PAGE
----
Alone, Book 3: The Journey

Alone, Book 3: The Journey by Darrell Maloney Read Free Book Online

Book: Alone, Book 3: The Journey by Darrell Maloney Read Free Book Online
Authors: Darrell Maloney
Because if he couldn’t make it back in time, his only other option was to fire into the Explorer and try to kill the driver and hope his crashing vehicle was still usable.
         It was a lousy Plan B, but the only one he had.
         Once again, he scanned the horizon.
         Then headed due east, counting his steps as he went.
    Chapter 10
         Dave couldn’t see the three strands of barbed wire, but he knew they were there. In the dim greenish gray glow of the night vision goggles he was barely able to make out the fence posts, spaced evenly twelve feet part.
         Barbed wire fences were common in this part of Texas. This was ranching country, and the three-strand barbed fences were the cheapest ones to install and maintain. They did an excellent job keeping the cattle on the ranch and off the highways.
         And that, by anybody’s standards, was a good thing.
         Climbing over the fence was a pain in the ass for Dave, but one he didn’t mind.
         In fact, he was glad it was there.
         It was a line few other people would cross.
         He wouldn’t have crossed it himself, except that he was on a mission.
         He reached out and found the wire at forty seven paces. He leaned over it to place the black bag on the other side, then gingerly climbed over.
         The rusty barbed wire wouldn’t hurt much if he accidentally poked himself.
         But it could leave a nasty infection or tetanus.
         Once over the fence, he picked the bag up and resumed his count.
         At exactly two hundred paces, he placed it at his feet and turned back.
         There was no reason to hide it any further. The whole area was covered by heavy mesquite brush. It couldn’t be seen by anyone who was more than fifty feet away from it.
        Dave hurried back to his still running vehicle and scanned the area once more before crawling into the passenger side and climbing across to the driver’s seat.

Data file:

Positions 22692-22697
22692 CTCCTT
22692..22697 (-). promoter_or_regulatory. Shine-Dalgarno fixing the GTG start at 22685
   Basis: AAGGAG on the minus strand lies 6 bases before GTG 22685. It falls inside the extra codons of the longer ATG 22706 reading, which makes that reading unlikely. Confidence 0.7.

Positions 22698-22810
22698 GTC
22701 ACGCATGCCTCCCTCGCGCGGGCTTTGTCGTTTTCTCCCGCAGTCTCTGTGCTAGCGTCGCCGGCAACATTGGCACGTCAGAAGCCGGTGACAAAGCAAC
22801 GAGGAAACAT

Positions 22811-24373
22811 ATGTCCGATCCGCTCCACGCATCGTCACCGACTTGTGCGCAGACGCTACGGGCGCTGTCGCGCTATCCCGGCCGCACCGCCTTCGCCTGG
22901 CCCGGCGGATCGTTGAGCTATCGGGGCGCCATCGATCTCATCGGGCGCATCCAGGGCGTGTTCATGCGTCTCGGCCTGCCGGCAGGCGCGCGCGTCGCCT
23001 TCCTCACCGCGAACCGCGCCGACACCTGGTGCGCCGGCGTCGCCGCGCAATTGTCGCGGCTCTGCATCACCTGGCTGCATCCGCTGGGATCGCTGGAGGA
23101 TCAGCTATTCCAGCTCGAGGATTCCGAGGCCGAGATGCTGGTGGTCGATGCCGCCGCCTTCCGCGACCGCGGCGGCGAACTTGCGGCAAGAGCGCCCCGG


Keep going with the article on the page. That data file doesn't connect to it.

He wasted no time in putting it back into gear and driving away.
         One down. Nineteen more to go.
         His timing was perfect. Ten minutes after he got back on the road, the clouds let loose.
         Dave slowed to a crawl, but even at five miles an hour he had trouble seeing the obstacles in front of him. When he had to slam on his brakes to keep from hitting a black Toyota, he decided it might be better to stop for the night.
         He thought about pulling over to the shoulder, but thought it might look suspicious in the unlikely chance someone might happen by.
         Nearly all the other stalled vehicles, after all, were in the lanes of traffic where they died the day of the blackout.
         So that’s exactly where Dave parked. In the right hand lane of a once busy interstate, about fifty feet behind a tractor trailer loaded down with steel trusses. Once destined for a construction site, now they were destined for nowhere.
         Dave checked his watch. It was going on five a.m. The stormy sky belied the fact that it was less than half an hour before sunrise.
         The stormy sky would also provide him a little more time, but he still needed to get out of sight as quickly as possible so his windows would clear.
         One thing Dave never thought of was the affect his body heat and breath would have on the windows of the Explorer without a working defogger or heater to keep them clear.
         Since he left his garage, he’d been fighting a problem with the windows fogging up in the cool night air.
         He’d pulled a clean t-shirt from the backpack on the floorboard, and used it to periodically wipe the fog from the inside of the windows.
         The fact that he was driving at such low speeds made it possible to wipe the windows without stopping.
         Dave knew that a black Explorer with tinted windows likely

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